Mother and Baby

How to conquer your fear of being pregnant

Section: Pregnancy
How to conquer your fear of being pregnant

Writer and mum of two Laura Johnson tells M&B how she feared the experience of being pregnant, how she survived - and how it was all worth it...

For some women, becoming a mummy was an overwhelming desire from a young age. I wasn’t one of them. Maternal instinct instead very gradually made itself comfortable in my consciousness a little after I turned 30. But to become a mum, I had to conquer one unavoidable fear – being pregnant.

Although I wanted the end result more than anything in the world, the thought of the nine months leading up to cradling my little bundle of joy would send me into irrational panic. The lifestyle changes weren’t an issue – I love a glass of wine but the switch to designated driver was a willing sacrifice. On the other hand, the thought of the changes to my body and the physical elements of carrying a baby scared me senseless. 


As an enthusiastic exerciser and a sucker for healthy eating fads, having control over my body has always been one of my ‘things’. Getting pregnant meant relinquishing most of this and letting the baby growing within me take charge. Terrifying. So where I could maintain power over my body, I snapped it up.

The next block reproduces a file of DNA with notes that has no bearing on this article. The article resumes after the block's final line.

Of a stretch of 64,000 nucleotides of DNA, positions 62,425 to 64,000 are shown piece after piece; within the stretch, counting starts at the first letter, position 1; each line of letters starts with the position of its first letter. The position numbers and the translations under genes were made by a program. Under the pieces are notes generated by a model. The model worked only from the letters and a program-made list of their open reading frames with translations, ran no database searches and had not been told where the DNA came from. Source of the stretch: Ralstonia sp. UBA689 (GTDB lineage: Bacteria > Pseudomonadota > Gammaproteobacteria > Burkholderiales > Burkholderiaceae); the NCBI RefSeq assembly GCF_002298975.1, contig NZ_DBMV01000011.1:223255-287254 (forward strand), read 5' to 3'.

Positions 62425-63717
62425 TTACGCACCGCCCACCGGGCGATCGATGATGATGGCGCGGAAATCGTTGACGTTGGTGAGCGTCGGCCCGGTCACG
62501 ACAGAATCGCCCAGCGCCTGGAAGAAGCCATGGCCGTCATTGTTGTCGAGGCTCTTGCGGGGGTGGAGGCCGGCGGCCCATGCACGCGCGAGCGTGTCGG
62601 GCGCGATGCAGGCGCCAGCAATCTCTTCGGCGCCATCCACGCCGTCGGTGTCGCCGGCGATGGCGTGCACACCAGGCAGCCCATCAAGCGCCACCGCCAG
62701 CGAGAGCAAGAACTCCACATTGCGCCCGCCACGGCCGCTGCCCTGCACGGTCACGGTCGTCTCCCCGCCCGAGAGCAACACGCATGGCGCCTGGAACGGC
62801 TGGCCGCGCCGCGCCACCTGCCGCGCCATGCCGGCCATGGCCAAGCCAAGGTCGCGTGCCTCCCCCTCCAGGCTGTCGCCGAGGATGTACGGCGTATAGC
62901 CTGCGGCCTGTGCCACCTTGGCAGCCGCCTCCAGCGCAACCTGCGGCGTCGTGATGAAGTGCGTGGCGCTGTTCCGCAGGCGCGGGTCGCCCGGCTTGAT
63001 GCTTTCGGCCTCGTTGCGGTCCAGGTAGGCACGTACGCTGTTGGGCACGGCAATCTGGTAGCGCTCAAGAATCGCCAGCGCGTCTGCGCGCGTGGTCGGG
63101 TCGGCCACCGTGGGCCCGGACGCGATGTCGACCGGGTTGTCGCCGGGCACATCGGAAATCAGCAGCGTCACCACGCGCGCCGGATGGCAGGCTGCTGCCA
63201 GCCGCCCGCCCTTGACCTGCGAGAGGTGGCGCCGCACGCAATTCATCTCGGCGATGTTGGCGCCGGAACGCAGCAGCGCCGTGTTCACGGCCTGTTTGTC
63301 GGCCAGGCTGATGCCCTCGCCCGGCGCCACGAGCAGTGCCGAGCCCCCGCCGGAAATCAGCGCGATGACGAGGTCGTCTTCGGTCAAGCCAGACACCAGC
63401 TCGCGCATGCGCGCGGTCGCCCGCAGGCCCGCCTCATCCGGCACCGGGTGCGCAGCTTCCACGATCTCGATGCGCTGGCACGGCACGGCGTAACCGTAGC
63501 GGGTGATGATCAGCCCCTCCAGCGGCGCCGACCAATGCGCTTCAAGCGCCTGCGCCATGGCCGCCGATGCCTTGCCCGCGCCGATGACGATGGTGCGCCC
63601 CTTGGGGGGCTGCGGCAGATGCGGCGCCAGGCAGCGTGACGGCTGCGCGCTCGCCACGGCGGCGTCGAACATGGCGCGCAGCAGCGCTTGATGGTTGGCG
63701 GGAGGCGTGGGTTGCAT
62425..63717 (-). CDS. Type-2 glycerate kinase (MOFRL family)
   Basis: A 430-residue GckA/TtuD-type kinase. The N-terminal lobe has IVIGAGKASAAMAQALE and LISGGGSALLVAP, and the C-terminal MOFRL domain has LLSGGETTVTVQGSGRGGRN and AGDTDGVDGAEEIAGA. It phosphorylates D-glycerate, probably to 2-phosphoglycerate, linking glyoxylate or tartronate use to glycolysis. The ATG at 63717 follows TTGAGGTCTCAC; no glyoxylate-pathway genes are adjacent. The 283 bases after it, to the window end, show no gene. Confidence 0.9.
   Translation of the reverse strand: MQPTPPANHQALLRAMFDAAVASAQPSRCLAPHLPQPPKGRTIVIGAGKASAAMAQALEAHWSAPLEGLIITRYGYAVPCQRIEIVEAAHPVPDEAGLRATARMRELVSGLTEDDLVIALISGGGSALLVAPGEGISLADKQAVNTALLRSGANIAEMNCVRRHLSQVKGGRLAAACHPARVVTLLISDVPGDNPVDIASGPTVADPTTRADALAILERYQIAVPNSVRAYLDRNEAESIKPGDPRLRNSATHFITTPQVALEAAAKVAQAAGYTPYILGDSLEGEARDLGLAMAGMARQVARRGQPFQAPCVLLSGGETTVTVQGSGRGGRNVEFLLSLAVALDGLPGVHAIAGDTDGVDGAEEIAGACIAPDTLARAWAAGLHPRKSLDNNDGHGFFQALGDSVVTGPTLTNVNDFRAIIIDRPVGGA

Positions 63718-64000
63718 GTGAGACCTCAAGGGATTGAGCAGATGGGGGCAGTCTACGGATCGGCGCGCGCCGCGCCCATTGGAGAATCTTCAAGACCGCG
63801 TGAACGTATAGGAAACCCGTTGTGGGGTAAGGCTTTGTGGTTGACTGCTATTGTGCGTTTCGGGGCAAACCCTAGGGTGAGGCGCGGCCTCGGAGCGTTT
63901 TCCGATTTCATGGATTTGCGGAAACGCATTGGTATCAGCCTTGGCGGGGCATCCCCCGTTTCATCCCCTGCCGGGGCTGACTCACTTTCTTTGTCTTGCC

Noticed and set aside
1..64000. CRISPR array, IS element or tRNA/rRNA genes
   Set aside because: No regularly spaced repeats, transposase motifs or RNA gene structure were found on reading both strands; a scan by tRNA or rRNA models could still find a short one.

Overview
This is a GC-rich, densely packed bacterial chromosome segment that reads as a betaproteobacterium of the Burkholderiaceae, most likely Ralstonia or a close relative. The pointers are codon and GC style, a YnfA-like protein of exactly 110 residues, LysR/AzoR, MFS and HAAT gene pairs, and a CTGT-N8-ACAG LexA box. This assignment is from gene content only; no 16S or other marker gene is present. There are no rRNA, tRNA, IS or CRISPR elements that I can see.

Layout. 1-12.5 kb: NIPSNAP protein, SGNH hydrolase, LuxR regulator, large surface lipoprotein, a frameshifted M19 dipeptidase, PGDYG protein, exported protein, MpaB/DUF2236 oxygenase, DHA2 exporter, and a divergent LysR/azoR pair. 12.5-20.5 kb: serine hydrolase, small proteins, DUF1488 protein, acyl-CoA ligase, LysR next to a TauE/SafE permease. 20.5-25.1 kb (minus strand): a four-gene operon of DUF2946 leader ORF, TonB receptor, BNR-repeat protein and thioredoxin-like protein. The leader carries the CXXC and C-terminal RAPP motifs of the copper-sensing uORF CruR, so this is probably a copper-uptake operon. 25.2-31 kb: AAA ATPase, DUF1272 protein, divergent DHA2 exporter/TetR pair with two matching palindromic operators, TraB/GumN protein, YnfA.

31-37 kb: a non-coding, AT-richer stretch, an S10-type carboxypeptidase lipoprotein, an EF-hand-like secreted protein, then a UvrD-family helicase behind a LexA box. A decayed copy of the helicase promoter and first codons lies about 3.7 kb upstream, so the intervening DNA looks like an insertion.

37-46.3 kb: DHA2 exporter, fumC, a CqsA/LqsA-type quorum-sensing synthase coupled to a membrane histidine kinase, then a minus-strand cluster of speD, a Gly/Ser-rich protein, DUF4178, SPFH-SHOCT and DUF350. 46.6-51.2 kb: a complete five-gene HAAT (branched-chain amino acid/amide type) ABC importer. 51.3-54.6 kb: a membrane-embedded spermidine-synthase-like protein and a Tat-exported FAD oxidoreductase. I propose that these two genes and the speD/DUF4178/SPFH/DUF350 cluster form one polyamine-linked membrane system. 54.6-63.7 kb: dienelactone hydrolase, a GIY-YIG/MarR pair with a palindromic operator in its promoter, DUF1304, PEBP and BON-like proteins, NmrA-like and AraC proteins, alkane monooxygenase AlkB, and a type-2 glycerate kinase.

Now, I have no miracle cure for morning sickness or a secret to relieving pesky pregnancy heartburn (sorry) but doing the following trivial things made nine child-bearing months a whole lot easier for me.

Exercising. Sensibly.

Strenuous workouts had to go, but fortunately baby and I were able to find a compromise. A combination of lots of walking, swimming and the Tracy Anderson pregnancy workouts kept me feeling fit and flexible even into the third trimester, which greatly eased my pregnancy aches and pains.

Time to love my bump.

Life doesn't stop for pregnancy. In fact my work schedule got busier as maternity leave loomed. A weekly antenatal yoga class gave me a guilt-free 90 minutes to linger on the amazing thing my body was doing and a welcome break from cursing my plummeting energy levels.


If in doubt, accessorise.

I was obviously pregnant early on. By the end of my first trimester, disguising my blossoming bump (and busom) in normal clothes was pointless. Maternity clothing is dull but it provided a well-fitting blank canvas and a great excuse to invest in belts, jewellery, brooches, hats, scarves and every other imaginable accessory that reflected more of my fashion personality.


Bump maintenance.

As my baby grew, my skin stretched beyond what I thought was physically possible. Plastering on Mama Mio Tummy Rub Oil, Boob Tube and Lucky Legs became a morning and nightly ritual for me. Not only did it feel like I was doing something proactive to preserve my skin, it was also regular pampering time I dedicated to me (and my baby) in an otherwise chaotic day.


So despite my fears of nine months of misery, I’ve survived pregnancy (twice) mainly smiling and tantrum free. I can’t say with convincing fondness that I loved every second of being pregnant. I didn’t. Do I miss having my bumps? Not really. But I love and cherish the two little beings my body created more that I could ever imagine. And this makes my pregnancies magical. In retrospect anyway. 


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